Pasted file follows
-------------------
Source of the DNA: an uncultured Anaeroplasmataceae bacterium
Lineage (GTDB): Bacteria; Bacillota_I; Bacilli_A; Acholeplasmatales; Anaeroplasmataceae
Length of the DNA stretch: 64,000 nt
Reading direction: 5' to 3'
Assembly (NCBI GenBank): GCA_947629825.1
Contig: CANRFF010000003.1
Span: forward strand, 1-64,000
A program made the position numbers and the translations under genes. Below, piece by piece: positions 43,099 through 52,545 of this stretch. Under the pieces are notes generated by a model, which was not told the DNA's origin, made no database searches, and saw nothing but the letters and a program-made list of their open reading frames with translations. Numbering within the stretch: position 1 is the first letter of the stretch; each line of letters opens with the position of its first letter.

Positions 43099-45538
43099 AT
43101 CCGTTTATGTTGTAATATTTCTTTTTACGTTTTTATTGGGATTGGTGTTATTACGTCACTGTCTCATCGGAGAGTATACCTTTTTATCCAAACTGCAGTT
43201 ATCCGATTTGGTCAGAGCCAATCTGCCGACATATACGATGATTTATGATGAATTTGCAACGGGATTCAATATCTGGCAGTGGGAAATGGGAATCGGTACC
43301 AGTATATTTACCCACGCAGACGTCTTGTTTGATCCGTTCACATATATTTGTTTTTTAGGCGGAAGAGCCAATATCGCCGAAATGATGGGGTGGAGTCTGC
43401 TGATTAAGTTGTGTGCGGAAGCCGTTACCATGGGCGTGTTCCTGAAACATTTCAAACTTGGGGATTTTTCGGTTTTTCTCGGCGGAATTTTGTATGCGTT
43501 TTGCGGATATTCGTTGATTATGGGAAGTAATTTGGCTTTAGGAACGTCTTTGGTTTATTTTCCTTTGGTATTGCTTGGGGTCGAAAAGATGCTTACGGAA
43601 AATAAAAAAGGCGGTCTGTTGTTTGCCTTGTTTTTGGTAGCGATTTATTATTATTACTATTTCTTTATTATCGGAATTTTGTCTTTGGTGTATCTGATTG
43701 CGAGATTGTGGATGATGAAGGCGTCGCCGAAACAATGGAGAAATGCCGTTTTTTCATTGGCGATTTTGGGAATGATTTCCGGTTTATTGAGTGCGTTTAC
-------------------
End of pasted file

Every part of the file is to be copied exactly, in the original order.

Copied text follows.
Source of the DNA: an uncultured Anaeroplasmataceae bacterium
Lineage (GTDB): Bacteria; Bacillota_I; Bacilli_A; Acholeplasmatales; Anaeroplasmataceae
Length of the DNA stretch: 64,000 nt
Reading direction: 5' to 3'
Assembly (NCBI GenBank): GCA_947629825.1
Contig: CANRFF010000003.1
Span: forward strand, 1-64,000
A program made the position numbers and the translations under genes. Below, piece by piece: positions 43,099 through 52,545 of this stretch. Under the pieces are notes generated by a model, which was not told the DNA's origin, made no database searches, and saw nothing but the letters and a program-made list of their open reading frames with translations. Numbering within the stretch: position 1 is the first letter of the stretch; each line of letters opens with the position of its first letter.

Positions 43099-45538
43099 AT
43101 CCGTTTATGTTGTAATATTTCTTTTTACGTTTTTATTGGGATTGGTGTTATTACGTCACTGTCTCATCGGAGAGTATACCTTTTTATCCAAACTGCAGTT
43201 ATCCGATTTGGTCAGAGCCAATCTGCCGACATATACGATGATTTATGATGAATTTGCAACGGGATTCAATATCTGGCAGTGGGAAATGGGAATCGGTACC
43301 AGTATATTTACCCACGCAGACGTCTTGTTTGATCCGTTCACATATATTTGTTTTTTAGGCGGAAGAGCCAATATCGCCGAAATGATGGGGTGGAGTCTGC
43401 TGATTAAGTTGTGTGCGGAAGCCGTTACCATGGGCGTGTTCCTGAAACATTTCAAACTTGGGGATTTTTCGGTTTTTCTCGGCGGAATTTTGTATGCGTT
43501 TTGCGGATATTCGTTGATTATGGGAAGTAATTTGGCTTTAGGAACGTCTTTGGTTTATTTTCCTTTGGTATTGCTTGGGGTCGAAAAGATGCTTACGGAA
43601 AATAAAAAAGGCGGTCTGTTGTTTGCCTTGTTTTTGGTAGCGATTTATTATTATTACTATTTCTTTATTATCGGAATTTTGTCTTTGGTGTATCTGATTG
43701 CGAGATTGTGGATGATGAAGGCGTCGCCGAAACAATGGAGAAATGCCGTTTTTTCATTGGCGATTTTGGGAATGATTTCCGGTTTATTGAGTGCGTTTAC